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How to Create the Right Project Management Team with Less Churn

Your guide to maintaining a killer project management team

Turnover is wrecking businesses. According to the Bureau of Labor Statistics, people are quitting at the fastest rate since 2001.

Churn within a project management team is especially brutal. When your project manager gives two weeks’ notice, it can stop the project—cost a ton of time and money, seriously impact customer satisfaction, and disrupt your entire business.

The good news? You can prevent churn within your project management team before it starts. Read on to learn how to create the right project management team and eliminate the churn.

Project Manager Churn Hits Organizations Hard

Project managers act like the quarterbacks of their teams. And when your quarterback leaves, the whole team collapses. Unfortunately, project managers are naturally vulnerable to churn. Here’s why:

They’re at the Heart of It All

Project managers are the heart of the project. They organize tasks, resolve issues, and keep their team focused on what’s necessary to complete the project as aggressively as possible. They can’t leave any time or money on the table, and they have to achieve near 100 percent user adoption on day one. That’s a lot of pressure and stress that can tear up a team.

The Ground Is Always Moving

Project managers work in a fast-paced environment, and their sole responsibility is to identify and mitigate obstacles to completing the project on-time and on-budget, with near 100 percent user adoption on day one. That means they live and breath problems. They spend 99 percent of their time working with struggling team members and coaching executives through what I am sure they perceive as “bad news.”

Even though the existence of project managers is predicated on the fact that projects don’t go according to plan, and we need someone to constantly be on-top of the chaos to ensure the desired outcome, there is still a human tendency to “shoot-the-messenger.”

So, needless to say, project management can be a super stressful, almost thankless job.

They’re Expected to Master All Industries

There’s a steep learning curve in project manager roles. They need to pick up company methodology, software, systems, and culture right away. And, then they have to get their arms around the business problem their project is meant to solve, the complex solution that needs to be delivered, and then fit it all into the always reasonable expectations for how much it SHOULD cost and how long it SHOULD take.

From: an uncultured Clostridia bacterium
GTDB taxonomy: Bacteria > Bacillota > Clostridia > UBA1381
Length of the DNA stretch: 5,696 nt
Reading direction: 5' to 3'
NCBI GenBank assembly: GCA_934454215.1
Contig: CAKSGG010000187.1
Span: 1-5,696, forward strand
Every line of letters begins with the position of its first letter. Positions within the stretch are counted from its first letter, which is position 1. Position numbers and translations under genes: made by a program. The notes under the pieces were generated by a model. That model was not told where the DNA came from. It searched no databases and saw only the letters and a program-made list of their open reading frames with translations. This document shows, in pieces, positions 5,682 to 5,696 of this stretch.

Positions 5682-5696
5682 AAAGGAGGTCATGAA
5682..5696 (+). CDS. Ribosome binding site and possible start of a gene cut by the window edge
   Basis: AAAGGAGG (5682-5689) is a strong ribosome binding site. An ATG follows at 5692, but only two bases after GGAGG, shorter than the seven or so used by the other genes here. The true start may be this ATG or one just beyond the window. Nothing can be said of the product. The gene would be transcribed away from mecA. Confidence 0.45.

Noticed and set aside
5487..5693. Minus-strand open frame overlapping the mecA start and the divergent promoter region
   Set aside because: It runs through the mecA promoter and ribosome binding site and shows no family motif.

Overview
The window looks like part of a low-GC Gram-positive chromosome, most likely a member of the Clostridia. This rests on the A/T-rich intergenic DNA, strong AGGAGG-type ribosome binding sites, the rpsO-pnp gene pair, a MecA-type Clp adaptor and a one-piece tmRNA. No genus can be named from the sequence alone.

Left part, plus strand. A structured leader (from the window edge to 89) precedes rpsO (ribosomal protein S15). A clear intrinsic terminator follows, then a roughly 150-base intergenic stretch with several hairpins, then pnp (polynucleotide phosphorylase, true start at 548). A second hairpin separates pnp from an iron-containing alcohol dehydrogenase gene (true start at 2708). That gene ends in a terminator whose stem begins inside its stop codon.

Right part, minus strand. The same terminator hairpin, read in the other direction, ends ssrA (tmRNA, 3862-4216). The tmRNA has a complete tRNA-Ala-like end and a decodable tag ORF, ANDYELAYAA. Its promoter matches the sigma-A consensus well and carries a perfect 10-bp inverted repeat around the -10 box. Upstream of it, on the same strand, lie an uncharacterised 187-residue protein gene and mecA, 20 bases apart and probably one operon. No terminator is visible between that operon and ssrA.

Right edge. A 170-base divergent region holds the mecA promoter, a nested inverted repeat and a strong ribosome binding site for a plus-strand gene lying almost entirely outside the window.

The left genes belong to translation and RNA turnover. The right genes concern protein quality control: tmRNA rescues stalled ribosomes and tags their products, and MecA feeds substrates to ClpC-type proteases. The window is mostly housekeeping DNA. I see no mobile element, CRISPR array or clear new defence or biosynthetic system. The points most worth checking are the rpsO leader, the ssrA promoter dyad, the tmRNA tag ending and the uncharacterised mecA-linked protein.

Too Often, They’re Underprepared

This morning I was hosting a call with a clients’ team to go over our 14 week Project Leadership Training Program. I asked the participants to introduce themselves, and the first one told me the story of how she became a project manager just two years before. She said that the founder of her company had a critical, customer facing project that required the deployment of an ERP system, but didn’t have a project manager to start it. She had some success in another role and had earned the founder’s trust, so she got the job.

99 percent of project managers get their first project in the same way. Project management seems to be one of few professions where you can get your first project without any prior experience or training. And, in the United States we have a weird relationship with education. Most of us go to college to get our first job, and then wing it the rest of our career. Because of this established cultural norm, most people that get their first project management job don’t immediately go get some training. They already have the job so they just skip to step two… They wing it.

There are programs, such as PMI-Certification, Agile Certification, Lean Six Sigma, and our own 120VC Project Leadership Program, that can prepare project managers for the role. Unfortunately, few project managers take that crucial next step.

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How to Keep Your Project Management Team from Falling Apart

In order to create and retain a high-performing Project Management team, you have to take a hard look in the mirror. Then you need to hire strategically.

First and foremost, you must know who you are as a business and how you want to show up as a team. That means determining your team’s purpose, and then the qualities you need in your team members to most successfully achieve that purpose. As you know, a team’s purpose can be aspirational, but more importantly it MUST be measurable. You need to be able to say, “We are achieving it” or “We need to improve.”